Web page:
I find Monkey in the Middle (by Sherry Nevins) a friendly variant of Ninepins. You are choosing a partner rather than scrambling and a person feeling left out.
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> On Jan 31, 2018, at 3:59 PM, Chris Page via Callers <callers(a)lists.sharedweight.net> wrote:
> -Chris Page
> San Diego, CA
> On Tue, Jan 30, 2018 at 10:23 AM, Sue via Callers
> <callers(a)lists.sharedweight.net> wrote:
>> Sure they're all fun (we hope). I'm looking for a few dances that are
>> particularly playful, quirky, silly....something that typically gets the
>> dancers laughing.
>> You get the idea. What are your favorites?
>> Sue Gola
>> Princeton, NJ
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I collected a dance from a colleague, and she didn’t know its name or choreographer. Can you help us?
A1 (Face your neighbor) Right-hand chain (up and down the set); ptr do-si-do 1 1/2
A2 w/next N (shadow), bal & box the gnat; pull by R and ptr swing
B1 Circle left 3 places; N swing
B2 Long lines fwd & back; new N do-si-do
Louise Siddons, dance caller
For Sale: Complete caller wireless microphone setup with Broadway quality Countryman e6 microphone. $400 (approx $740 new)
• Countryman e6 "earset" microphone and case
• Spare e6 cable (worth $60)
• Shure PGX1 Body Pack Transmitter
• Shure PGX4 Receiver with power adaptor
• XML Receiver to sound board cable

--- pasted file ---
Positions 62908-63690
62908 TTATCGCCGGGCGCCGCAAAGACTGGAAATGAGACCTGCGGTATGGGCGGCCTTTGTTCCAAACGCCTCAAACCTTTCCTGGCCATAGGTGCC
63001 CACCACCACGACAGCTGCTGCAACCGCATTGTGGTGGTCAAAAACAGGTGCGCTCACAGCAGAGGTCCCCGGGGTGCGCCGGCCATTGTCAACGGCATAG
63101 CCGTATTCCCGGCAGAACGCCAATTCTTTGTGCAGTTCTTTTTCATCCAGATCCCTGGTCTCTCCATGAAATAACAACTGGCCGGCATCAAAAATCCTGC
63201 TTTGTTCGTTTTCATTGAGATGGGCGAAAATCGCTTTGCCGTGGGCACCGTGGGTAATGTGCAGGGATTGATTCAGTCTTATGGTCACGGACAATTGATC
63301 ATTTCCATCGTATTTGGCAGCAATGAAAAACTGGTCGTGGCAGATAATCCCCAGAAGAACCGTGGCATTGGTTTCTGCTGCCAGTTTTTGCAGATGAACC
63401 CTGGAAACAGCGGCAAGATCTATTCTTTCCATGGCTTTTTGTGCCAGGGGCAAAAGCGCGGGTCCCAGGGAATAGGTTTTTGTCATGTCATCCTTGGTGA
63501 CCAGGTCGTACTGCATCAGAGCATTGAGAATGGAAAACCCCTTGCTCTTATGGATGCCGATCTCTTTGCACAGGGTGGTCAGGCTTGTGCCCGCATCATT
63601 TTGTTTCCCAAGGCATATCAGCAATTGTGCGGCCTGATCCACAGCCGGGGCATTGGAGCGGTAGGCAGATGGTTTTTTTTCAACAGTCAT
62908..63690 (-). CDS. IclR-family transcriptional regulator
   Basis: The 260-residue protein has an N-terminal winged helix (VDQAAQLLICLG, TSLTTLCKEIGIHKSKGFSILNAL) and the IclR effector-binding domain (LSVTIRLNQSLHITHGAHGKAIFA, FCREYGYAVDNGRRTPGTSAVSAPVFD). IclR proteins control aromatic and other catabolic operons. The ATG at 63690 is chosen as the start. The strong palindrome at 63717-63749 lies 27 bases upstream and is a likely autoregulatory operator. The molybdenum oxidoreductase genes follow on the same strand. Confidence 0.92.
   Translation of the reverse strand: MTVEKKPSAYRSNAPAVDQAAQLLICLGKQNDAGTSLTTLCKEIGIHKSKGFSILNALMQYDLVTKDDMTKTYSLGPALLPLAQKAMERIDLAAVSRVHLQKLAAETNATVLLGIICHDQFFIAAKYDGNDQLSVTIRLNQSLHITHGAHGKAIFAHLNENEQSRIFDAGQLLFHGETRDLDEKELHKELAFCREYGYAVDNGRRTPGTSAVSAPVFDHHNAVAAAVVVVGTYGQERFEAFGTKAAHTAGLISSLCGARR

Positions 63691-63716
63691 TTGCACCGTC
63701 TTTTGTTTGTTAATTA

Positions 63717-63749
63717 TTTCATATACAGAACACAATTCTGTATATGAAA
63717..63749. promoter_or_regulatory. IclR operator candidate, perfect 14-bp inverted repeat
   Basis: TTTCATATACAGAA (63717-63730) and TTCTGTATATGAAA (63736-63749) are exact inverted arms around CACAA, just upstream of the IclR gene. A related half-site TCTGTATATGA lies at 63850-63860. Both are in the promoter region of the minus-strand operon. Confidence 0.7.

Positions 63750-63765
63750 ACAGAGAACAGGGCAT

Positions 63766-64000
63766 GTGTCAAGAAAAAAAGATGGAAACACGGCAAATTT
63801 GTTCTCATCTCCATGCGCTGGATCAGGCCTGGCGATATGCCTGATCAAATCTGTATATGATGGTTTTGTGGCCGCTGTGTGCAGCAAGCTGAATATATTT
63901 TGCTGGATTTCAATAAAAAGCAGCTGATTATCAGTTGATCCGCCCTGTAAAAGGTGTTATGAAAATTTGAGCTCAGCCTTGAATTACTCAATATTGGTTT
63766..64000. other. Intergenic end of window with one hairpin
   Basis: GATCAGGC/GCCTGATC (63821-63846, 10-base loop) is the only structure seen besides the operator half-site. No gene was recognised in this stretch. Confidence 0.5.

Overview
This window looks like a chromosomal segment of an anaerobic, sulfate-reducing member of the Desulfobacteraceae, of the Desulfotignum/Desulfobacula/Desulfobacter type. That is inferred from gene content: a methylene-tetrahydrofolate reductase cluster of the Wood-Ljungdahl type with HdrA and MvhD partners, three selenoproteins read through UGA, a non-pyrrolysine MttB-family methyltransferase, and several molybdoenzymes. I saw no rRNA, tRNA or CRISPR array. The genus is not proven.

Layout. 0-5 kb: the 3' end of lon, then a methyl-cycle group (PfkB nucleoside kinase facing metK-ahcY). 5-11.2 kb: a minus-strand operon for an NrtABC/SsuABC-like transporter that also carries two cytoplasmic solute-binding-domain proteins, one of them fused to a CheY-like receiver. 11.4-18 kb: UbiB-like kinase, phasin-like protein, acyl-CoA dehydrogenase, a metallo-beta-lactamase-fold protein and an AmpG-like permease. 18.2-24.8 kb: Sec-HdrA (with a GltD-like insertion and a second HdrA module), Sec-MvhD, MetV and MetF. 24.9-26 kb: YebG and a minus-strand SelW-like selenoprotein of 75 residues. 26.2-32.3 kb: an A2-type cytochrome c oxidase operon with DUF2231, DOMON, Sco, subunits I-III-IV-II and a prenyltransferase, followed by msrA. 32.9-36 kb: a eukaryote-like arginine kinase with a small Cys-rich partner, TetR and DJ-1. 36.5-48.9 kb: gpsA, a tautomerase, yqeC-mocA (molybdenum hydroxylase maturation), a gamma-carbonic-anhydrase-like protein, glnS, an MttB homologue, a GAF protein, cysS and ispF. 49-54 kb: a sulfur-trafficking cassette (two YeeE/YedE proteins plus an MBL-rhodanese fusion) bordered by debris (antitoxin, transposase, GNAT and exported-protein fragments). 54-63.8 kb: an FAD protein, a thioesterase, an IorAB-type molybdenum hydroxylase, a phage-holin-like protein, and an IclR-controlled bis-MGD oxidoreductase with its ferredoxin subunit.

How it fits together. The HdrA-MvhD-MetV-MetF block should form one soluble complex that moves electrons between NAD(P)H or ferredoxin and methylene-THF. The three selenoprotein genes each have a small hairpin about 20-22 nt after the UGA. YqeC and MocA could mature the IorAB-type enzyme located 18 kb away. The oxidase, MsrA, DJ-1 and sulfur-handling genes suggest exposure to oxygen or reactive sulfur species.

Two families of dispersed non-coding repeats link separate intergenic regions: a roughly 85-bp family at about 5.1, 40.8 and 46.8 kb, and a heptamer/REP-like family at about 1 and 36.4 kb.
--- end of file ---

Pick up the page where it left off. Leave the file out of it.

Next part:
• Shure carrying case
I used this setup to teach and call contra dance and it allowed me to both walk around while teaching and also occasionally dance while calling. The sound quality of the Countryman e6 mic is superb. Dancers frequently commented on how clear it was and that it was "like you were standing right next to me". The e6 is the same mic you will see performers wearing in professional theater productions.
This is the "directional" version rather than the omni-directional version which I also tested before going with the directional. The directional version allowed me to walk directly in front of the main speakers and continue talking as long as I did not turn my head so that the mic tip was pointed directly at the speaker. Though correct placement near the corner of the mouth is more important with a directional mic, I had no problem with it and was able to dance and call at the same time (at the end of the night when you're down to one short set).
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